When you find yourself in need of a vehicle and are tired of borrowing your parents' or friend's car, it's time to consider obtaining your own.
Picking out a car that meets your needs and wants is the easy part. Financing the purchase of an automobile requires more thought and insight because of how big a purchase it represents.
Assuming you're in the market for a brand new car, you have two options in front of you: buying or leasing. Each comes with its own upsides and potential downsides, but ultimately, the decision is up to you to make.
What is leasing?
When you lease a car, you technically don't own it. Instead, you're essentially renting it by making monthly payments, plus interest. This option could be appealing if you think you might want to get a different car at the end of the contract or if you think your driving habits will change if you plan on moving or switching jobs.
Another benefit of leasing is that you may be able to get a car even if you don't have a lot of money saved up for a down payment.
However, there are some drawbacks to leasing a vehicle. To start, since you don't actually own the car, you're not building equity. So when the lease ends, which is usually around three years, you don't really have anything to show for 36 months of payments.
Additionally, you are somewhat restricted to how you use the car. Some leases give you mileage limits, such as 15,000 miles a year. Go over, and you'll have to pay a fee per mile. And if you're someone who is always tinkering with things, know that any alterations you make will have to be minor in scale because you'll have to return the car to the condition you obtained it in.
What about buying a car?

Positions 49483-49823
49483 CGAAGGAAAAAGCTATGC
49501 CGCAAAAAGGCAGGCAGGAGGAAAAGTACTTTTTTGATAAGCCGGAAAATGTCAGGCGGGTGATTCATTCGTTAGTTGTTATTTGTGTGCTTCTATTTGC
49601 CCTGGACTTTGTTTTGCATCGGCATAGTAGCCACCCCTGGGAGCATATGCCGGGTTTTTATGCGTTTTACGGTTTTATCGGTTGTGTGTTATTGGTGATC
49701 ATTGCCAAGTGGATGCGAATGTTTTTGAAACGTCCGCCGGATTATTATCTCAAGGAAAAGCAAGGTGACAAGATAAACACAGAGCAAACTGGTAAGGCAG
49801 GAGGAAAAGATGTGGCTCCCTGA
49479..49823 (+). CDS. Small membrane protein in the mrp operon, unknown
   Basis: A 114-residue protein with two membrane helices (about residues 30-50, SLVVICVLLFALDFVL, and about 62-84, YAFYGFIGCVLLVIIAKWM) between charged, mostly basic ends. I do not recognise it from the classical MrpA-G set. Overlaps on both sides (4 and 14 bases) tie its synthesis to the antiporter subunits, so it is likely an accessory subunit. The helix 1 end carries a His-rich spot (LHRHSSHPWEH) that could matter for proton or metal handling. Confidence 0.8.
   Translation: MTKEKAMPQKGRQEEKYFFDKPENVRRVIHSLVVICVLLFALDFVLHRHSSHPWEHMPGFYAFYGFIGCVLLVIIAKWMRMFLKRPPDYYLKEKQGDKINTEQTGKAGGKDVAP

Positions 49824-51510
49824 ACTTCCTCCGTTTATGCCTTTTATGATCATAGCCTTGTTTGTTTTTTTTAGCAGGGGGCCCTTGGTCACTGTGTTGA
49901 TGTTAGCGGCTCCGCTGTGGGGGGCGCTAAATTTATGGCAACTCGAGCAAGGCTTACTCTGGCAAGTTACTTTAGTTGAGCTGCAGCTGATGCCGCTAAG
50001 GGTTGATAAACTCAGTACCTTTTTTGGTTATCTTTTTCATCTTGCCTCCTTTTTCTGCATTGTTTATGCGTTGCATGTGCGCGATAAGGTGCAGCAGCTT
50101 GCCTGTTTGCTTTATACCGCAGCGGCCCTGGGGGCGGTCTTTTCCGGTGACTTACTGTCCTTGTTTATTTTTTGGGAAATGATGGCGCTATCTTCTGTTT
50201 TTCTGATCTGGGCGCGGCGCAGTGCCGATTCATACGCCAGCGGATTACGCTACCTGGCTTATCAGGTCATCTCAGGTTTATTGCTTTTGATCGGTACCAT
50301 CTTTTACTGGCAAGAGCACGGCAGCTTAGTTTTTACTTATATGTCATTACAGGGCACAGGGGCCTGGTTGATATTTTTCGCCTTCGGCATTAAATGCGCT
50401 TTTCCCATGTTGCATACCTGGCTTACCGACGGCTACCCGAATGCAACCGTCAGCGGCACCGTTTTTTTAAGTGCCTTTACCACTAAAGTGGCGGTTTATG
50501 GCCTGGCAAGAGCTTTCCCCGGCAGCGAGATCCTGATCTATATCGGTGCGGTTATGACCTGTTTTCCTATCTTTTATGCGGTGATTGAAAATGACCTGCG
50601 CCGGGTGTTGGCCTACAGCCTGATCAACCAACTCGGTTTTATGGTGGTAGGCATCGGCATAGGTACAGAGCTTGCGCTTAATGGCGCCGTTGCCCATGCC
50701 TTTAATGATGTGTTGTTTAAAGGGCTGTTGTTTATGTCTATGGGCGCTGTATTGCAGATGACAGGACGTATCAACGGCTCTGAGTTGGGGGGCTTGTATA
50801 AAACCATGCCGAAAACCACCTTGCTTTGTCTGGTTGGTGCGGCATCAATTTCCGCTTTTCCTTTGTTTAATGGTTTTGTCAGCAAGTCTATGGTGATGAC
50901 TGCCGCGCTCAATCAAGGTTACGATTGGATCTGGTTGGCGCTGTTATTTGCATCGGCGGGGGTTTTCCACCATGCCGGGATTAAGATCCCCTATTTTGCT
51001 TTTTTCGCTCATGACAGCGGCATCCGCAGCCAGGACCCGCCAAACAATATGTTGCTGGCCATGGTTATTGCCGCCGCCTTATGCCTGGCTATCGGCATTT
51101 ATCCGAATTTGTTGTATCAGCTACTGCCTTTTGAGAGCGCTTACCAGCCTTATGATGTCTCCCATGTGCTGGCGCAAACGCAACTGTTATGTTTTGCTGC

Buying a car is the second option for you to consider. If you foresee yourself sticking with one car for years on end, buying could be the right financial move.
Other differences include the ownership of the car. Unlike when you lease, you'll be able to make changes to the vehicle as you see fit, there are no mileage limitations and Edmunds.com stated it is a more economical option over the long term.
But in order to buy, you'll most likely need to take out an auto loan. Not only will you have to pay back the principal balance, but also interest. This can translate into higher monthly payments than if you were to lease a car.
You'll also need to put down a larger down payment if you choose to buy a car. Doing so may delay the time table of when you expect to get a car since you'll need to save up beforehand.
Your desires and financial position will help you determine whether you should buy or a lease a car. In either case, you'll need to make sure you can afford the monthly payments without stretching your budget too thin.
For more information about smart ways to manage your finances, contact Landmark Bank.
Back to Blog